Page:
Re: Representing Units of Measure
Posted: Sep 27, 2005 10:49 AM
Well it is done. The latest HeronScript now supports postfix type casts, and basic line drawing primitives.
> Partly conceded. There is an accumulated error, but it
> would likely be "hidden" in the sense that the widget's
> size would never disagree with itself.
You are right.
> And, since I was complaining about rounding errors on the
> order of 1/288 in. (from simple manufacturing margins of
> error/tolerances), it's pretty hard to defend my original
> post's elitism.
Nothing wrong with being elitist. I want to produce something of very high quality.
> This makes sense, although I understood the question to be
> about when different units were used in defining the size
> or placement of a widget.
What I failed to communicate is that I want to be able to write:
window_variable.move_to(25 percent, 25 percent)
window_variable.line_rel(12 pixels, 42 cm)
But to disallow:
12 pixels + 24 percent
My rationale, jumbled as it may be, is that 12 pixels + 42 cm is an expression with an indeterminate type. In order to allow the expression of a path with different types, I decided to create a polymorphic type "_unit" which accepts any one of the seven graphical unit types. This way only one definition of "line_to", "move_to", "line_rel", "move_rel" is needed.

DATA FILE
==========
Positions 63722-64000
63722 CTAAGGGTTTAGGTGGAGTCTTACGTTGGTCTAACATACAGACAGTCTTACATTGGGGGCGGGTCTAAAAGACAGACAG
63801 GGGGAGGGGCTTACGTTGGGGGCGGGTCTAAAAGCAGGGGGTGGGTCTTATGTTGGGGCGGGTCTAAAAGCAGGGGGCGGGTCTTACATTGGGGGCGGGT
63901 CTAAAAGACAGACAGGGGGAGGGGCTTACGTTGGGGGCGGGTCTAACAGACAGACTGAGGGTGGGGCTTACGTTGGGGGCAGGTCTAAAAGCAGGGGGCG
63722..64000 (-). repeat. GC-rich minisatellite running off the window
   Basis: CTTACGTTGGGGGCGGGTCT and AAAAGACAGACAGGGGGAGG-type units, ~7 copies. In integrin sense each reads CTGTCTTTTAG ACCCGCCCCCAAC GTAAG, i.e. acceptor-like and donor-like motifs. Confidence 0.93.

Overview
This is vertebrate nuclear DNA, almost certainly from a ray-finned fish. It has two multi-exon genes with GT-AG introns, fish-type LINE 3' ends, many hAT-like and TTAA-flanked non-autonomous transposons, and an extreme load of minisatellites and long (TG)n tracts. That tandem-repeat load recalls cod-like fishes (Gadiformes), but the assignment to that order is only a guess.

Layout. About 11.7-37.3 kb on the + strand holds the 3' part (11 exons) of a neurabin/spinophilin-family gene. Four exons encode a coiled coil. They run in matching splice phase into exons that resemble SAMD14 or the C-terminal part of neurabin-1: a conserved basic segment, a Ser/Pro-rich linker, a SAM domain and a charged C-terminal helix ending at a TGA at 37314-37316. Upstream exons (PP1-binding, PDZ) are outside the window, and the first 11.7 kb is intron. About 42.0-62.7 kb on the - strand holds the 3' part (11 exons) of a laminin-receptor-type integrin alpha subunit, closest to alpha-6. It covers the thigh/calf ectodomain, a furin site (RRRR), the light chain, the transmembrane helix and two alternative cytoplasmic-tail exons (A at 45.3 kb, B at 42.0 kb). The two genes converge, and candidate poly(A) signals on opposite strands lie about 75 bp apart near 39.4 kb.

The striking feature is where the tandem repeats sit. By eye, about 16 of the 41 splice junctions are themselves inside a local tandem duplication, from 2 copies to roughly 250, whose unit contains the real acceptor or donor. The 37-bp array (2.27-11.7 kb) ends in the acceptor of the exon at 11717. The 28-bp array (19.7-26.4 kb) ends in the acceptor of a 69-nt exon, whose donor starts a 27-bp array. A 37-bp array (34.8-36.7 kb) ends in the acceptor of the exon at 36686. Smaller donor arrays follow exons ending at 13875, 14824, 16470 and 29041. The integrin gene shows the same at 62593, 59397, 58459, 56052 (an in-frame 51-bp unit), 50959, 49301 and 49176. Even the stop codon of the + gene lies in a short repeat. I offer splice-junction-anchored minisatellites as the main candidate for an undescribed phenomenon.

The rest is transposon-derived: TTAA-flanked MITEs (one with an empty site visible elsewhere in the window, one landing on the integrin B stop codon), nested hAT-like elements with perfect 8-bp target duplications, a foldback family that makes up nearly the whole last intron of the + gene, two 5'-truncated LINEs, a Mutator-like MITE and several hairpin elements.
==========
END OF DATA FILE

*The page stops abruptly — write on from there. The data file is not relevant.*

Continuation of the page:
The reason for this approach is that something like cm or percent is only meaningful when given a device context (like a screen or bitmap or printer). So only when you actually draw it, can you convert it to some kind of universal type. One of my requirements is that I want to be able to store paths as variables, independant of the context. This way when the context changes (for instance when the window is resized) I can simply go back and redraw the path.
In the HeronScript implementation every window has a "path" which represents a series of vector commands. What is cool about this approach, is that I can convert it to another format (XML, SVG, Bitmap, Metafile) very easily, or zoom in, or rotate or whatever, while still using the same core set of drawing operations.